These last two verses reflect Deuteronomy 30:1-10 in eschatological imagery (note Hosea 11:8-11).

Isaiah 27:12 “from the flowing stream” This word (BDB 987) has two meanings.

1. flowing stream, BDB 987 I, cf. Psalms 69:2, Psalms 69:15

2. gathering grain, BDB 987 II, cf. Isaiah 17:5; Genesis 41:5, Genesis 41:6, Genesis 41:7, Genesis 41:22, Genesis 41:23, Genesis 41:24, Genesis 41:26, Genesis 41:27; Ruth 2:2; Job 24:24

This chapter uses both senses. Number 1 fits the allusion in Isaiah 27:1, but number 2 fits the immediate VERB (thresh) and the metaphor for judgment (i.e., harvesting).

“the brook of Egypt” This refers to the wadi El'arish, which is the southern boundary of the Promised Land.

Isaiah 27:13 “in that day that a great trumpet will be blown” This is a recurrent eschatological theme using a worship or military metaphor of a blown trumpet (two kinds).

1. worship, Exodus 19:16, Exodus 19:19; Leviticus 25:9; Numbers 10:2, Numbers 10:8, Numbers 10:10; 1 Chronicles 15:24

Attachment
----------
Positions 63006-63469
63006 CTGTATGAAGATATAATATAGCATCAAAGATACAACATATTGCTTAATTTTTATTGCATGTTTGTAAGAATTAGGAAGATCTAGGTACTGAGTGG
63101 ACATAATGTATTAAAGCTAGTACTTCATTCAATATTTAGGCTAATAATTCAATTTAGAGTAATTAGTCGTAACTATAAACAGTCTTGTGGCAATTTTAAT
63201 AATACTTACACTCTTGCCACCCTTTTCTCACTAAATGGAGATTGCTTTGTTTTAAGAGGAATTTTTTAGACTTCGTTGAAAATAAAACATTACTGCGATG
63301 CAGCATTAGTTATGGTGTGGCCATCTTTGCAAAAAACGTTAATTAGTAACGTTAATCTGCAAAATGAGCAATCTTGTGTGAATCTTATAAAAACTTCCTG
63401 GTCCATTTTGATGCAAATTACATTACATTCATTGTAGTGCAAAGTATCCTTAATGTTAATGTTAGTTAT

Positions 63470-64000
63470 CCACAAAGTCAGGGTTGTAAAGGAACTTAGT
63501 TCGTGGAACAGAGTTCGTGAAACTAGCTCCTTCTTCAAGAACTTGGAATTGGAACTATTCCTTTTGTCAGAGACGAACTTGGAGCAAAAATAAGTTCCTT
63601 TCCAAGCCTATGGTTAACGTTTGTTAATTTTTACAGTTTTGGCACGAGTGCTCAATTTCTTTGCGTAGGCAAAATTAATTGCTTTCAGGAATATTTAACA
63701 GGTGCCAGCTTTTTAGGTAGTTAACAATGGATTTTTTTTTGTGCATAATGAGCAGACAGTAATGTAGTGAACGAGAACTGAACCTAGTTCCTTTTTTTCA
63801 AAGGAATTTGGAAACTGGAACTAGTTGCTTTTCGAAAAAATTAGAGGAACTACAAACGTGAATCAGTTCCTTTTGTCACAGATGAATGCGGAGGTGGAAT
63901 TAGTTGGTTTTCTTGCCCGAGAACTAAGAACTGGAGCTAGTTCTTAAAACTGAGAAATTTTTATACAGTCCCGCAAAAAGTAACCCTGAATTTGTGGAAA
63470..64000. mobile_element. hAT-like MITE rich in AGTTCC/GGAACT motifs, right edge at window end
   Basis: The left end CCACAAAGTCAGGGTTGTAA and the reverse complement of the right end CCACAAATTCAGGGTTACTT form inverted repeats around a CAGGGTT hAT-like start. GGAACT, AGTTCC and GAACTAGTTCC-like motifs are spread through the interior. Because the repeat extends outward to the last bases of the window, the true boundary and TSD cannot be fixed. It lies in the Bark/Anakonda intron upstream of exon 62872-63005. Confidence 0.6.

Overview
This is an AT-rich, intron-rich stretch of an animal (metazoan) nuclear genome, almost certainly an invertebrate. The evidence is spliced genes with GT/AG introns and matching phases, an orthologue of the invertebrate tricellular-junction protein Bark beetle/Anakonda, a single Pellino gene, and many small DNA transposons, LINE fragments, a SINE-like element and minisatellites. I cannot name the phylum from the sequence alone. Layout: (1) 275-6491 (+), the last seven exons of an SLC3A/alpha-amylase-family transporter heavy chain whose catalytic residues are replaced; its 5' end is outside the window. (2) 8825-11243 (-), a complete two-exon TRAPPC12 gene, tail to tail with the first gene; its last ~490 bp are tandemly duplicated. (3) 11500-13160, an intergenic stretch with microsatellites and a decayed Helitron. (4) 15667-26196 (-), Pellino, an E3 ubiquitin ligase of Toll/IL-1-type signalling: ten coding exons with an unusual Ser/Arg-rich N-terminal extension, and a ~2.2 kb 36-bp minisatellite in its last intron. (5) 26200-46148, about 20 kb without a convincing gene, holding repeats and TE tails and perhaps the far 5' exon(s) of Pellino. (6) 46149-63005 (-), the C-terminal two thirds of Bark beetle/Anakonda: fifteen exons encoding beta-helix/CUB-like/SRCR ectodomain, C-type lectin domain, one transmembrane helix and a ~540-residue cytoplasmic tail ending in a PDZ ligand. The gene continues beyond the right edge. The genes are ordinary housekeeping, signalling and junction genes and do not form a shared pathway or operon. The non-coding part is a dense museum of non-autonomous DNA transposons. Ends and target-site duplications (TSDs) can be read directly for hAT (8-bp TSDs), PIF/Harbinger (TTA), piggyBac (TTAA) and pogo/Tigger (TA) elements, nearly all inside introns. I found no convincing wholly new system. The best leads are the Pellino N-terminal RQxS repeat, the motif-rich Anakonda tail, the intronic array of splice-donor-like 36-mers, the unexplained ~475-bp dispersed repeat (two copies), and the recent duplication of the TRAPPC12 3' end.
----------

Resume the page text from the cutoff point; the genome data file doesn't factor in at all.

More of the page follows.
2. military, Numbers 10:9; Joshua 6:0; Judges 3:27; Judges 6:34; Judges 7:0; 1 Samuel 13:3; 2 Samuel 2:28

3. eschatological, here and possibly Zechariah 9:14; Matthew 24:31; 1 Corinthians 15:52; 1 Thessalonians 4:16



This is a study guide commentary, which means that you are responsible for your own interpretation of the Bible. Each of us must walk in the light we have. You, the Bible, and the Holy Spirit are priority in interpretation. You must not relinquish this to a commentator.

These discussion questions are provided to help you think through the major issues of this section of the book. They are meant to be thought-provoking, not definitive.

1. Who or what is Leviathan in Isaiah 27:1?

2. How is Isaiah 27:5 related to Isaiah 1:16-17?

3. Why is Isaiah 27:6 so significant in light of God's plan for Jerusalem?

4. How are Isaiah 27:12 and 13 characteristic of this entire literary unit? (i.e. a play between the national and the international and the corporate and the individual)

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Bibliographical Information
Utley. Dr. Robert. "Commentary on Isaiah 27". "Utley's You Can Understand the Bible". 2021.